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Iron–platinum nanoparticles (FePt NPs) are 3D superlattices composed of an approximately equal atomic ratio of Fe and Pt. Under standard conditions, FePt NPs exist in the face-centered cubic phase but can change to a chemically ordered face-centered tetragonal phase as a result of thermal annealing. Currently there are many synthetic methods such as water-in-oil microemulsion, one-step thermal synthesis with metal precursors, and exchanged-coupled assembly for making FePt NPs.[unreliable source?] An important property of FePt NPs is their superparamagnetic character below 10 nanometers. The superparamagnetism of FePt NPs has made them attractive candidates to be used as MRI/CT scanning agents and a high-density recording material.
The various properties of iron-platinum nanoparticles allow them to function in multiple ways. In standard conditions, FePt NPs exist in the face-centered cubic phase with a 3 to 10 nanometer diameter. However, once heat is added the structure becomes face-centered tetragonal and superparamagnetic. The nanoparticles become superparamagnetic because the addition of heat makes the particle smaller and iron rich, since it removes any impurities in the particles.[how?] As a result, the nanoparticles are used in CT or MRI scans.
Plant viruses, such as Cowpea mosaic virus and Tobacco mosaic virus, enlarge the average radius of the FePt NPs through direct mineralization. The virus acts as a natural template to monodisperse nanoparticles up to 30 nanometers in diameter. The size increase of the bimetallic nanoparticles enables a wider range of biological applications.
Platinum nanoparticles become more chemically stable when alloyed with iron, cobalt, or nickel. The platinum alloys also have a better detection range and catalytic activity than platinum alone. These magnetic metal additions to platinum reduce the overall sensitivity to oxidation while maintaining the desirable magnetic properties.[unreliable source?] Combined, FePt nanoparticles are synthesized for medical applications. One method of synthesis uses incident laser technology to irradiate solutions containing iron and platinum to combine the two alloys. A laser beam is emitted onto a 4:1 mixture of iron (III) acetylacetonate and platinum (II) acetylacetonate dissolved in methanol. The black precipitates are then washed and dried on silicon substrates to be characterized by transmission electron microscopy (TEM) and X-ray diffraction.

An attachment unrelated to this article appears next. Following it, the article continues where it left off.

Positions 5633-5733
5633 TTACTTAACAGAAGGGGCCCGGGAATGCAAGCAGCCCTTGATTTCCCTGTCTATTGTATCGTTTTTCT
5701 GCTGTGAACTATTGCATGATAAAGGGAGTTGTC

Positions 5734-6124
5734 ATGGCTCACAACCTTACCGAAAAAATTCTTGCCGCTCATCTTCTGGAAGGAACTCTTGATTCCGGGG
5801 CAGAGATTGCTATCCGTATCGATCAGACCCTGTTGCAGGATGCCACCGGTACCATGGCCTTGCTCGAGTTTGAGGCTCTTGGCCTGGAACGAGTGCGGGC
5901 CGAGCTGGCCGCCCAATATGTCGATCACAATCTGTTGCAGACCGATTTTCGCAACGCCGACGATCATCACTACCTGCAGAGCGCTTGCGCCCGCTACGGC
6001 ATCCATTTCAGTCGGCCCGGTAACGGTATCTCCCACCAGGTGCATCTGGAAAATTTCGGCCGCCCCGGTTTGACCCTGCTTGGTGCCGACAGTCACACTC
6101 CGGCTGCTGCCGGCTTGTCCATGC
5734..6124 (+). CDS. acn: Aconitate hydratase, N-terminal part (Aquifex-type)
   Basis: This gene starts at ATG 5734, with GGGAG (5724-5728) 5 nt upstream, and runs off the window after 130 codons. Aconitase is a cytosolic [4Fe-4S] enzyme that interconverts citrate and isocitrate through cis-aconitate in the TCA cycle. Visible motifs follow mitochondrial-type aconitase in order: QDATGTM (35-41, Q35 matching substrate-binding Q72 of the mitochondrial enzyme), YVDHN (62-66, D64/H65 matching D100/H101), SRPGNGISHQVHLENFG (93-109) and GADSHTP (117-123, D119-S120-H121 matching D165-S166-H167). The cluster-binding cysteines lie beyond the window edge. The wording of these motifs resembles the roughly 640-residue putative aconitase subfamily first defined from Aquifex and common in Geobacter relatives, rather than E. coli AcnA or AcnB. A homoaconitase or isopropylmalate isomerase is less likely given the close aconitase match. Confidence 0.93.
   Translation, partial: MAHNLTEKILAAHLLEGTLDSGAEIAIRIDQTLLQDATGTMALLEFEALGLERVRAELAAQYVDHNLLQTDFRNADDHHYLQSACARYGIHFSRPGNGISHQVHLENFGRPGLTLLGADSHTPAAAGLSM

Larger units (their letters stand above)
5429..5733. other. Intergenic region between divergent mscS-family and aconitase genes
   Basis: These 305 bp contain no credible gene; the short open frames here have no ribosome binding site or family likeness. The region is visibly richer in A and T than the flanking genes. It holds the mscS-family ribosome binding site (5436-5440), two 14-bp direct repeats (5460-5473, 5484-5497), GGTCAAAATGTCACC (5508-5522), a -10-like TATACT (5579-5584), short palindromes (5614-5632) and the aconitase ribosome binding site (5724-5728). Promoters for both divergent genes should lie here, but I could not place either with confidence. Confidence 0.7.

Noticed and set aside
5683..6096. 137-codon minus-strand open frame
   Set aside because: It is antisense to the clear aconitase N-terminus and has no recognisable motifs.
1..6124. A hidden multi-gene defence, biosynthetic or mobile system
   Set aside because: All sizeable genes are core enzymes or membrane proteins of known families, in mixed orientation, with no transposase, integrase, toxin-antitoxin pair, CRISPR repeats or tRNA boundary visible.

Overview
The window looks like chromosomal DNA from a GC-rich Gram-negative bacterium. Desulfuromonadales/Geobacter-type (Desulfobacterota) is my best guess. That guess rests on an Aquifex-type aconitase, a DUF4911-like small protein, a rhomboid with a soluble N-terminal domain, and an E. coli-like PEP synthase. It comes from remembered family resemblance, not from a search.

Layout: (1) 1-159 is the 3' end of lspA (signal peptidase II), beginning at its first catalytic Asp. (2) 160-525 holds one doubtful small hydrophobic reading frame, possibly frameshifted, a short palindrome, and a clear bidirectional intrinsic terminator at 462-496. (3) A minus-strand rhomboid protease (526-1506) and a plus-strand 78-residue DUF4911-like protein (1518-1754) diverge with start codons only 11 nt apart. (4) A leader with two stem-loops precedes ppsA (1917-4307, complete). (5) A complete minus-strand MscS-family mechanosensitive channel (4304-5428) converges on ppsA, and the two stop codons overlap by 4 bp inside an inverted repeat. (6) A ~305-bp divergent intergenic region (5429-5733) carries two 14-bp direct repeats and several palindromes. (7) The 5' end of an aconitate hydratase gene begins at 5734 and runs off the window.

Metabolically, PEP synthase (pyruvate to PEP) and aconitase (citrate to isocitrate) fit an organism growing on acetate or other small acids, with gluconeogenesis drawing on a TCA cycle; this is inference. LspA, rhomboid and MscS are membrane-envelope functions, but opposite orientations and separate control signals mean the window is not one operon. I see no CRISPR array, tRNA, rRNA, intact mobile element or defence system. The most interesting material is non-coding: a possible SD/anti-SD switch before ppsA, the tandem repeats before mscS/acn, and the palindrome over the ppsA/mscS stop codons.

An alternative method of synthesis involves the coreduction of chloroplatinic acid (H2PtCl6) and iron (II) chloride in water-in-oil microemulsions. In this process, the normal face-centered cubic structure is transformed to a face-centered tetragonal configuration, offering a higher density product useful for many storage media applications.
FePt NPs are promising materials for ultra-high density magnetic recording media due to their high coercivity. Higher coercivity indicates the material cannot be demagnetized easily. After annealing at 700 °C, the film can have up to 14KOe coercivity compared to common hard drives that have 5KOe coercivity. Nanoparticles have also been grown with coercivities up to 37 kOe.
Due to their superparamagnetism and controllable shape, size, and surface, iron-platinum nanoparticles have great potential for advancing medicine in many fields, including imagining, pathogen detection, and targeted cancer therapy. The NPs can be conjugated with antibodies for tissue-specific delivery, providing a systematic way to customize for either technology. FePt NPs are compatible for CT scans because of their strong ability to absorb x-rays. FePt NPs also provide a non-toxic, more persistent alternative to iodinated molecules that are harmful to the kidney and survive in the body for only a short time. The superparamagnetic properties of the nanoparticles and the systematic method for conjugating ligands to the FePt surface makes them viable vehicles for detection of pathogens such as gram-positive bacteria. Antibodies for the bacteria conjugated to the FePt NP bind to the bacteria and magnetic dipoles are used to detect the FePt NP-bacteria conjugate. By attaching peptides to the surface of the face-centered cubic FePt NPs, cytotoxic iron can be delivered to specific locations and taken up with high selectivity. A phospholipid coating of the FCC-FePt prevents Fe release. Once in the cell, the low pH of lysosome’s intracellular environments breaks down the phospholipid bilayer. Fe catalyzed decomposition of hydrogen peroxide into ROSs results in membrane lipid oxidation, damage to DNA and proteins, and tumor death.
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